Children with Attention Deficit Hyperactivity Disorder (ADHD) have problems with attention, controlling their impulses, trouble completing tasks and may be hyperactive. They often have other problems, such as learning difficulties, making friends, oppositional behavior, anxiety and ill-health that may need to be looked into. It is hard for these children to control their behavior and/or pay attention. ADHD symptoms can be caused by a number of other problems, including learning difficulties, social issues, ill-health and other mental health issues.


Signs and Symptoms


  • Symptoms of Inattention
    • Fails to give close attention to details
    • Makes careless mistakes in schoolwork, work, or other activities
    • Has difficulty sustaining attention in tasks or play activities
    • Does not seem to listen
    • Does not follow instructions
    • Fails to finish schoolwork, chores, or duties at home.
    • Has difficulty organizing tasks and activities
    • Avoids engaging in tasks that require sustained mental effort (such as homework)
    • Loses things necessary for tasks or activities (toys, school assignments, pencils or books)
    • Is easily distracted by outside stimuli
    • Is forgetful in daily activities


  • Symptoms of Hyperactivity
    • Fidgets with hands or feet or squirms in seat
    • Leaves seat in classroom or in other situations in which remaining seated is expected
    • Runs about or climbs too much which is often inappropriate to the situation
    • Has difficulty playing quietly
    • Is overly active or acts as if 'driven by a motor'
    • Talks too much, ask many questions that are often silly and repetitive.


  • Symptoms of Impulsivity
    • Has difficulty waiting his or her turn
    • Interrupts or intrudes on others (such as butting into conversations or games)
    • Will shout out answers before questions have been completed



The assessment of ADHD should include gathering proper information from individuals familiar to the child (parents, teachers, care-givers). Along with this, standardized psychological tools are used for screening of hyperactivity and the attention span.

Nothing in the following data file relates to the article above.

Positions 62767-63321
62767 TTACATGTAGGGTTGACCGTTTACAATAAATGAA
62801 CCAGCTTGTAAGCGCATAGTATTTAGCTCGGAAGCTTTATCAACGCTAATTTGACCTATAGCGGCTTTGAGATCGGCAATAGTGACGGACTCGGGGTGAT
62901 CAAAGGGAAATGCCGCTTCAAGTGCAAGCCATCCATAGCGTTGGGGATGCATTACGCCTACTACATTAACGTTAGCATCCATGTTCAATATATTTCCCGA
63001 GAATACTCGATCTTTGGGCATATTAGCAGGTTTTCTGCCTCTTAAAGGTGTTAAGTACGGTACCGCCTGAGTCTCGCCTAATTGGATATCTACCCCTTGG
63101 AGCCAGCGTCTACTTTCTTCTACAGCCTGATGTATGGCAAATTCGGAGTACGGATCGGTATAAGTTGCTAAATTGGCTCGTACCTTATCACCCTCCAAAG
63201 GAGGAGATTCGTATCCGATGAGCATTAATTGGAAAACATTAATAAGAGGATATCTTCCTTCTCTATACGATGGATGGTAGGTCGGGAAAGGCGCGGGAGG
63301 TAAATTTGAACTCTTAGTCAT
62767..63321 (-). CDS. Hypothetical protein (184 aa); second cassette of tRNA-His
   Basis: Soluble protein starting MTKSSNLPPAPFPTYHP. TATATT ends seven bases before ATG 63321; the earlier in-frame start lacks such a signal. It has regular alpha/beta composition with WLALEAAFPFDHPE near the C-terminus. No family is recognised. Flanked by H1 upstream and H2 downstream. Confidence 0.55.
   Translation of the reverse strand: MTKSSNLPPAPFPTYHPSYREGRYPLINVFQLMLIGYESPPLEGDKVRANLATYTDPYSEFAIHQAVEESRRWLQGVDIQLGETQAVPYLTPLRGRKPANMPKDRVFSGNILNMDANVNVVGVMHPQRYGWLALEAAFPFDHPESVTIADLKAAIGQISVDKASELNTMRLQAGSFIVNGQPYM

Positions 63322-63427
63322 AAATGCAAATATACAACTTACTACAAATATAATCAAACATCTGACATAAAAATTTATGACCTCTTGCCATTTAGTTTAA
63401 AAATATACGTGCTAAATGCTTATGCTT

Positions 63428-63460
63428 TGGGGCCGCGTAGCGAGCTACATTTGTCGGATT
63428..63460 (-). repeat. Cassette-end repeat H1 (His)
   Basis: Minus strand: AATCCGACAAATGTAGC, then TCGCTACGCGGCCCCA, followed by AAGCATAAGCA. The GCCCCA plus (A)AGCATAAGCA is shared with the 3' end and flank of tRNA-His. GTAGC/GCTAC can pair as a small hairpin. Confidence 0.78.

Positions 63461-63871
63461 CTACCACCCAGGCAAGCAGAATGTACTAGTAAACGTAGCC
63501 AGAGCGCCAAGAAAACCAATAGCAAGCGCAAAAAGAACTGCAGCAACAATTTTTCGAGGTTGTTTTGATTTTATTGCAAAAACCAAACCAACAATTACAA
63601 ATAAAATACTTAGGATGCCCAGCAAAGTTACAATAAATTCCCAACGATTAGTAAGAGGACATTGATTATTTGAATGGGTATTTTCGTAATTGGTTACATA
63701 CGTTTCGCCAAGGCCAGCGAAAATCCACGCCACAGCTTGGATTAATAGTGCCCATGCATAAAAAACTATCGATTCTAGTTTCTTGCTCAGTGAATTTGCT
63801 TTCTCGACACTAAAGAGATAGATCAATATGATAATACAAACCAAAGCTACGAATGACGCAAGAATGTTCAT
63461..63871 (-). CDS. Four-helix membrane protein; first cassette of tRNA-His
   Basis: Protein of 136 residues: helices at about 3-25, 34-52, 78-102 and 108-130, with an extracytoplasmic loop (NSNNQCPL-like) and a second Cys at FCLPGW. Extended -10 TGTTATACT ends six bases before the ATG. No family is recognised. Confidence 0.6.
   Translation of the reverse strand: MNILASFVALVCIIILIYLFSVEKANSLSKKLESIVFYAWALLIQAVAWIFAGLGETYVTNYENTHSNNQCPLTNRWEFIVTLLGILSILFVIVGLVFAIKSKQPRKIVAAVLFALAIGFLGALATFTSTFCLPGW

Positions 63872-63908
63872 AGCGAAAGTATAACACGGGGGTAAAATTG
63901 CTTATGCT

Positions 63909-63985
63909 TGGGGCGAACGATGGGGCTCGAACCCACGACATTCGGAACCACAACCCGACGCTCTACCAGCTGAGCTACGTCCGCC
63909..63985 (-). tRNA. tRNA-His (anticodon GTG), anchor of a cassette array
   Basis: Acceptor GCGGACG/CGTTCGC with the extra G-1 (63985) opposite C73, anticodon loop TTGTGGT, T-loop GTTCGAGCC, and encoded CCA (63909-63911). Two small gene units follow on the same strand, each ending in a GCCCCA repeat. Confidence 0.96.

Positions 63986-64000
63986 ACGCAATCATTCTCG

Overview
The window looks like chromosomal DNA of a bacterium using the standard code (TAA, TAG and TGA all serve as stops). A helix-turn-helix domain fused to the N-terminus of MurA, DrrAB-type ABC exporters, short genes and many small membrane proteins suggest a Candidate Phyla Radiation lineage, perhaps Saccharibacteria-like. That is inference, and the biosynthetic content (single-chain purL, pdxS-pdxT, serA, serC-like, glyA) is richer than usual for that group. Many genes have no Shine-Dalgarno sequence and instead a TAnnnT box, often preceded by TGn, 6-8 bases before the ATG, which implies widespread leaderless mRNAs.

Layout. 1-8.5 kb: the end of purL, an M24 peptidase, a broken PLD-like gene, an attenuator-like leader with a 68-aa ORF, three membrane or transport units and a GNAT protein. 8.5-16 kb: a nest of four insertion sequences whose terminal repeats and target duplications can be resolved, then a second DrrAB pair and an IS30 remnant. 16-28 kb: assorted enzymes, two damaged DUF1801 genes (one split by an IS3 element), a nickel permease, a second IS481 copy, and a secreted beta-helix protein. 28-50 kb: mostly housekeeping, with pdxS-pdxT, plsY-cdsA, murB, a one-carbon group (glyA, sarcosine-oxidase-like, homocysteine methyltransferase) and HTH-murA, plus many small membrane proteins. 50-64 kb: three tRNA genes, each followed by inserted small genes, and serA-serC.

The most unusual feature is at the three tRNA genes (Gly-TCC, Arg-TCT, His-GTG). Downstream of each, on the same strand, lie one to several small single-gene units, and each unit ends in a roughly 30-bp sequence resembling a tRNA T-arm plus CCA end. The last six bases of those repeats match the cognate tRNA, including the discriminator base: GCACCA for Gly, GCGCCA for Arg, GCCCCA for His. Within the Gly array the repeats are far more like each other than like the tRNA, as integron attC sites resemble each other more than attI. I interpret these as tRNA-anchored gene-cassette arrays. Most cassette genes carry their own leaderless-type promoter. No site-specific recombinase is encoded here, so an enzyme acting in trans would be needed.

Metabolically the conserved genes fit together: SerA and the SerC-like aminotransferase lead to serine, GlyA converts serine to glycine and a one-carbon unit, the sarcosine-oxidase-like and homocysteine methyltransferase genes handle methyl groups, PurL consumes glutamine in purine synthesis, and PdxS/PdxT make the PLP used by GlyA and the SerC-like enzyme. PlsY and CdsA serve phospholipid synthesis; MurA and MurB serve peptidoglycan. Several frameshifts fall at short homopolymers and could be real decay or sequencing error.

Conditions for a diagnosis of ADHD:


• A child must display behaviors before age 7. 
• These behaviors must be more severe than in other kids the same age. 
• The behaviors must last for at least 6 months. 
• The behaviors must occur in and negatively affect at least two areas of a child's life.
    (Such as school, home, day-care settings, or friendships).




Behavior Modification


Behavior modification is often put in terms of ABCs: Antecedents (things that set off or happen before behaviors), Behaviors (things the child does that parents and teachers want to change), and Consequences (things that happen after behaviors). In behavioral programs, adults learn to change antecedents (for example, how they give commands to children) and consequences (for example, how they react when a child obeys or disobeys a command) in order to change the child's behavior (that is, the child's response to the command). By consistently changing the ways that they respond to children's behaviors, adults teach the children new ways of behaving. Psychologists remain in persistent touch with the parents and caregivers to watch the signs of behavior at home/school and suggest techniques to be used in such situations.


Occupational Therapy


Occupational therapy for children with ADHD enhances their ability to process lower level senses related to alertness, body movement and position, and touch. This allows them to pay more attention to the higher level senses of hearing and vision. For example, skills related to vision include tracking the object, fixing on the object, changing focus, merging what both eyes are seeing and finally forming a mental image. When all of these are well developed, children can sustain attention, make less errors while reading/writing, give meaning to what they hear and see, and rely less on movement to stay alert. The therapy focuses mainly on reducing hyperactivity, impulsivity, wrong adaptive behaviors and enhances attention and concentration to improve social skills like, co-operative play, sharing skills, develop self-concept / self-esteem, attention, listening skills, taking turns, following directions, cognitive perceptual skills, and produce expected adaptive behavior. The other main areas that are targeted include self-care and school performance.

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